And also, upon such an engagement, we should agree to have the liberty, freely and soberly to object against the priests, concerning their ministry, their call, their practice, their maintenance, and their fruits and effects; and concerning their church, and principles, and worship, and whole religion; and shall hear patiently all that can be said in defence thereof by any or all of them, and shall prove by the spirit of the Lord, and according to the scriptures, that their ministry is not the true ministry of Christ, nor they true and lawful ministers of the gospel; but shall manifest by evident arguments, that their call, practice, maintenance, fruits and effects, are not according, but contrary to what the true ministry was, and its call, practice, maintenance, fruits and effects were in the true apostles, and among the true churches. And furthermore, by the grace of God, we shall prove their church, their worship, and their whole religion, in all parts thereof, to be degenerated from what the true church was, and the true worship, and true religion were, in the days of the apostles and true churches of old. And these things shall we make manifest by faithful and sound arguments according to the scriptures, that all the earth may know, and all people perceive who is in the truth, and of the true worship and religion, and who are in the contrary, and whether the priests, and that which they profess and practice for religion, or the Quakers, and that which they profess and practice for religion, be of God, and according to him, and which are contrary; that the end of this long travel, and war and controversy may be decided and justly ended between us, and all people may be resolved and satisfied concerning us, and them that do oppose us.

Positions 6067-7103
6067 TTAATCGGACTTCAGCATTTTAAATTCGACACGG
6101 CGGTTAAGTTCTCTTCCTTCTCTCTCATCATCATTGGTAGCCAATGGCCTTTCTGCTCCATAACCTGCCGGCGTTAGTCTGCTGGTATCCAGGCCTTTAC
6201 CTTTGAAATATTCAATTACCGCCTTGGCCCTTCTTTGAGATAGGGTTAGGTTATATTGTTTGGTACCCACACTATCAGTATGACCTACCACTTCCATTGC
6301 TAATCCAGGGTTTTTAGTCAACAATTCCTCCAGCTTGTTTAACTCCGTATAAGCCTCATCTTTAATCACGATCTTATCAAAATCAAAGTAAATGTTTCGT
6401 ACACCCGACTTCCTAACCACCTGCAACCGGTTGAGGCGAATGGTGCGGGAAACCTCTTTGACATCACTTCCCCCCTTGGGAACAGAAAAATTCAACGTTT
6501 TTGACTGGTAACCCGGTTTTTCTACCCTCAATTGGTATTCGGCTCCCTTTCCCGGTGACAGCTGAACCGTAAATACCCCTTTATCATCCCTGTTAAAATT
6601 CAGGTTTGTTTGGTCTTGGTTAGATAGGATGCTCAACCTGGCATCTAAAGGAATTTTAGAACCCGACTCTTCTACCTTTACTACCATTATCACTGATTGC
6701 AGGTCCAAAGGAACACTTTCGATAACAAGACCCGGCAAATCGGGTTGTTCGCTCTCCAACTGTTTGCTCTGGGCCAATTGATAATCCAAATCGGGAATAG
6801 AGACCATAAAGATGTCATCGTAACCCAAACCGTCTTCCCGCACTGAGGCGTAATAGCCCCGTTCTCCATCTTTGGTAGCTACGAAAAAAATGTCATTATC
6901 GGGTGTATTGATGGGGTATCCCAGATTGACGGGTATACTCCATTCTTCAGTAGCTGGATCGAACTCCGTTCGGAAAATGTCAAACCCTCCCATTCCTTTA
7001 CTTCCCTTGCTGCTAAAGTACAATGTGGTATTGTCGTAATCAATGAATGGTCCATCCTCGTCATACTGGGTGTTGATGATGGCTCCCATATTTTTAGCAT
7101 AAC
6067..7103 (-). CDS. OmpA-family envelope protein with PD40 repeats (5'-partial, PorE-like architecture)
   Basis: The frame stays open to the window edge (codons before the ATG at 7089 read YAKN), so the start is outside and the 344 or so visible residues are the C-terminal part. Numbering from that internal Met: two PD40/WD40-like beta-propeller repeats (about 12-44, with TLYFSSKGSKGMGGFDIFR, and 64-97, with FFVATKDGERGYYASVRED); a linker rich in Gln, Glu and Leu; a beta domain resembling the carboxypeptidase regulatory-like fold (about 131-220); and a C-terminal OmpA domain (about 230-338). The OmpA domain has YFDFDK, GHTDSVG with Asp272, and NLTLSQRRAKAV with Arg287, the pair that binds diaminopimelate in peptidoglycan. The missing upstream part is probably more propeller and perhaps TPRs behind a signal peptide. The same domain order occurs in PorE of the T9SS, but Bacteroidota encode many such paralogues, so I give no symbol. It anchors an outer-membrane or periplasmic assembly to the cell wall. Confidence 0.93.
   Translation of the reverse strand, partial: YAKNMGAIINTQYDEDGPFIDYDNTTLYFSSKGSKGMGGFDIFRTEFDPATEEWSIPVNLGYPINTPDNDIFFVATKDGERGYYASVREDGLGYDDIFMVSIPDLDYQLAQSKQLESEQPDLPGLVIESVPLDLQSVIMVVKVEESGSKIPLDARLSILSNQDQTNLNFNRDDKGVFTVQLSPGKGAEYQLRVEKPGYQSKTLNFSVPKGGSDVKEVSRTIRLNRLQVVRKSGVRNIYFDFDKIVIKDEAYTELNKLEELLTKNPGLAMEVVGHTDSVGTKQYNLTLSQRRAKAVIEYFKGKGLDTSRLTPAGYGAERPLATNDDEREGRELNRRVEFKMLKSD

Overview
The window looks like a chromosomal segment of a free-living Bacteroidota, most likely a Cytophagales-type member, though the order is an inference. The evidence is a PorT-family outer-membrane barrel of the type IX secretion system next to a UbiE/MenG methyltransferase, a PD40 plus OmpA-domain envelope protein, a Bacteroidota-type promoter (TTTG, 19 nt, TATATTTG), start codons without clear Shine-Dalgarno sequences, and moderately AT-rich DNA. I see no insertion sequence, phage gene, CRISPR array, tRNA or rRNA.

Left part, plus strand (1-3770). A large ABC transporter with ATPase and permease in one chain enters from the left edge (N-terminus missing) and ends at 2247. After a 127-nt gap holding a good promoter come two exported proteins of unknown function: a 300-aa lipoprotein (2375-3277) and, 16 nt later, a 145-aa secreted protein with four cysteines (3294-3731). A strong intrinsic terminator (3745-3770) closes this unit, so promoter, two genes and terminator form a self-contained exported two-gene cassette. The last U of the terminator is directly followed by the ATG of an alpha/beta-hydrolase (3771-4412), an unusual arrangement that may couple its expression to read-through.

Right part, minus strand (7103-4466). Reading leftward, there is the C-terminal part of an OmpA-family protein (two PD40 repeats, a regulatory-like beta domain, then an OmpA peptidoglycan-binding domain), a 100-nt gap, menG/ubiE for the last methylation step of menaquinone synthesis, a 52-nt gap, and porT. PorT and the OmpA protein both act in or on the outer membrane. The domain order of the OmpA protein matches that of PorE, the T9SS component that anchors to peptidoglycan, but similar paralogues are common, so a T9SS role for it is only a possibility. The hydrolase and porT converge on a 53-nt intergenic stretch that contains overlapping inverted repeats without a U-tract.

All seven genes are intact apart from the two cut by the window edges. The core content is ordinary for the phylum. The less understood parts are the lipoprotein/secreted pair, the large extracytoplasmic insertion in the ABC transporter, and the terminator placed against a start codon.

And let all the priests and professors lay aside and give over their houses of correction, and imprisoning people, and whipping them, and stocking us, and dealing in this manner of violence and cruelty, as for years past they have done in defence of their religion, and resisting of ours. And let them lay aside their carnal weapons, and fighting against our persons, and imprisoning us about our religion, and let them come forth in sound arguments, the best they have, and let us see what spiritual weapons they have to resist us, and defend themselves; and let us try whether their spiritual weapons or ours be the strongest, and. the most powerful and mighty; and let theirs that are so prevail against the other, be it ours or theirs. And this is the way to try the truth, and to make all things manifest, and to decide and end the whole controversy between us and them, which hath been great these many years.